For example, I observe, that the computer is black, I percieve that the computer has a nice black sheen to it and that looks nice. The first is mere data, the second has some sort of conclusion to it, even if it it incomplete.

Oh and yes, of course, this is schemantics, but schmantics, or minor details are important, after all, that is how history is properly examined, looking how the minor details form a larger narrative, and if you have any understanding of history, you know full well what I mean. :)

Skarlet said...

JD,

I actually have to agree with Pike on the usage of perceive and observe. However, the technical definitions may serve to support your usage more --

Observe:
1. to see, watch, perceive, or notice: He observed the passersby in the street.

2. to regard with attention, esp. so as to see or learn something: I want you to observe her reaction to the judge's question.

3. to watch, view, or note for a scientific, official, or other special purpose: to observe an eclipse.


Perceive --
1. to become aware of, know, or identify by means of the senses: I perceived an object looming through the mist.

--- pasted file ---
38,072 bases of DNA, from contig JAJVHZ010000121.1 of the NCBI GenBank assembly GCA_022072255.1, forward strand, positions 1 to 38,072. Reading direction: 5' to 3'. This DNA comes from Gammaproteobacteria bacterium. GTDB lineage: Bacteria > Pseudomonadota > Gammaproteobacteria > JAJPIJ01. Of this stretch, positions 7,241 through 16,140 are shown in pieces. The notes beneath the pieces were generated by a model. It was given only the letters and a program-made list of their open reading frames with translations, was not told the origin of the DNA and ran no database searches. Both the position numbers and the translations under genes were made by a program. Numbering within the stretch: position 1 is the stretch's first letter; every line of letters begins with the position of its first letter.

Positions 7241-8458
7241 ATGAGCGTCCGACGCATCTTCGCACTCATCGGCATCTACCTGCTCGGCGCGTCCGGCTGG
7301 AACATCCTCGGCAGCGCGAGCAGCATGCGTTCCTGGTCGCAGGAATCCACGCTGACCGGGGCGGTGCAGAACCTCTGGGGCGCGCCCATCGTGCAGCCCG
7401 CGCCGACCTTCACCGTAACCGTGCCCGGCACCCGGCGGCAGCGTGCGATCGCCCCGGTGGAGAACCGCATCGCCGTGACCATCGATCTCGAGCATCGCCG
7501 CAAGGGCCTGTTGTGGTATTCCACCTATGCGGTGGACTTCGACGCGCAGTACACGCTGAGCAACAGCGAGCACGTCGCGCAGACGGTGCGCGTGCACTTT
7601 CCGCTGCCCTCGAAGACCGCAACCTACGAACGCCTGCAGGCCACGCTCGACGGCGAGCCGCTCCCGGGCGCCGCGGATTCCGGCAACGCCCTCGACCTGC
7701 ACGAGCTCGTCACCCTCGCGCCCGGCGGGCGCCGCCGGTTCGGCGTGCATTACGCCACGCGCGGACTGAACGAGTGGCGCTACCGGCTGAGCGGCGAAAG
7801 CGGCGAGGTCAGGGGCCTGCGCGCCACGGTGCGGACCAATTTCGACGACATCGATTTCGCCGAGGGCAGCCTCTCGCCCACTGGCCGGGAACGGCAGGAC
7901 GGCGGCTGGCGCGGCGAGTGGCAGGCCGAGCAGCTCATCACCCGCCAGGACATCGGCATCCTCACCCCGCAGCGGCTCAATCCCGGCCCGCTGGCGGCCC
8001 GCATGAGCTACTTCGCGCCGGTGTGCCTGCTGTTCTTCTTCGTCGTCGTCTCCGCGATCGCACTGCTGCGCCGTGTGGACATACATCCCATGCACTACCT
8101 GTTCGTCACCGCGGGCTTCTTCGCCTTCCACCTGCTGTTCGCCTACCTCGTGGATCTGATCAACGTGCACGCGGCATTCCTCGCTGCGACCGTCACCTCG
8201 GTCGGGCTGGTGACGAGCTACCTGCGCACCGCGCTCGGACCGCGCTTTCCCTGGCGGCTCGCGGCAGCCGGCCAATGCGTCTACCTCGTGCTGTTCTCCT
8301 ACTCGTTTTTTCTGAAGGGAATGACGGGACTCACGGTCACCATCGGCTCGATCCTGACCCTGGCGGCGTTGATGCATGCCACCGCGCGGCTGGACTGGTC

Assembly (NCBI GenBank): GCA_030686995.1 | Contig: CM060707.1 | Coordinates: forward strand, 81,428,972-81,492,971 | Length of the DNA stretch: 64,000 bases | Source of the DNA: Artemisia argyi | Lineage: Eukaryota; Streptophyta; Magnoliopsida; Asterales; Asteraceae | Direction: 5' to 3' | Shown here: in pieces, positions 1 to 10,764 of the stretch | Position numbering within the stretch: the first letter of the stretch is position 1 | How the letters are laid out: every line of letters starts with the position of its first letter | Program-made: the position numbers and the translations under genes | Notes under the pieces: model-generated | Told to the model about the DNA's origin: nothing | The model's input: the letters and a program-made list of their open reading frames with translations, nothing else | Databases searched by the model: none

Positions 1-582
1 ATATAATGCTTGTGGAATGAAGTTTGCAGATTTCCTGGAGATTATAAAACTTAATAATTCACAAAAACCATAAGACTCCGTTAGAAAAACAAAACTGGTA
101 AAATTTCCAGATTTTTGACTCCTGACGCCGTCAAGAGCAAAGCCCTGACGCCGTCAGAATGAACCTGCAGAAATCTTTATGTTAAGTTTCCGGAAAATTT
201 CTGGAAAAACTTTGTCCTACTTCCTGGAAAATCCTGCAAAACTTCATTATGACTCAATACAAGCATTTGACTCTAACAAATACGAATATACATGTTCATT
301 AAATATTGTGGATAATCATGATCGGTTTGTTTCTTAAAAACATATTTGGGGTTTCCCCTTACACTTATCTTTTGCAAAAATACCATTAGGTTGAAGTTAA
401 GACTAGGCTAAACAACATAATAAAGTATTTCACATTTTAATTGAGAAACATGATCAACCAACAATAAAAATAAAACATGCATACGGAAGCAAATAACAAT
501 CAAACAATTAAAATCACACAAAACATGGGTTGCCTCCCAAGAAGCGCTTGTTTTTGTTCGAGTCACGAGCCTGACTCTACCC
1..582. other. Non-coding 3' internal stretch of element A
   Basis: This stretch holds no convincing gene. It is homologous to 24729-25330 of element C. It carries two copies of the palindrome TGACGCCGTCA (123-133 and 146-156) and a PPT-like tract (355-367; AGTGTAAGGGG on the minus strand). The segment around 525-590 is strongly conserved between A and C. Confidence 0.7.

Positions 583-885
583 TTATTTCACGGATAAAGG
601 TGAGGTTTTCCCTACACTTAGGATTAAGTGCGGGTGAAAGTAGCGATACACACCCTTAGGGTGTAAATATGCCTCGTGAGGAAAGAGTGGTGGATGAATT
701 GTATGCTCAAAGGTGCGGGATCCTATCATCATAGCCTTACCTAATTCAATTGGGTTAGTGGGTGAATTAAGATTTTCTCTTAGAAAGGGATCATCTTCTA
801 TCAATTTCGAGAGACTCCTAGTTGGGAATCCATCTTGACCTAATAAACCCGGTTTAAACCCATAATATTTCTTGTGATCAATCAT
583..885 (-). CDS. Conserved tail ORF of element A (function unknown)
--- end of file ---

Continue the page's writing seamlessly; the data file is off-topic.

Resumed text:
2. to recognize, discern, envision, or understand: I perceive a note of sarcasm in your voice. This is a nice idea but I perceive difficulties in putting it into practice.


When I use the words, I only use observe in relate to real life facts and objects, whereas perceptions extends to hallucinations as well. However, the way it's defined, perception relies on recognizing or becoming aware of something (which really exists).

Observation also seems to take the real object or fact as granted (else how could you see it, learn from it, or pay special attention to it?)

Let me ask you this then, JD, what word would you use to describe a person's so-called perception of something that isn't real?

Peter Pike said...

Hi again, JD.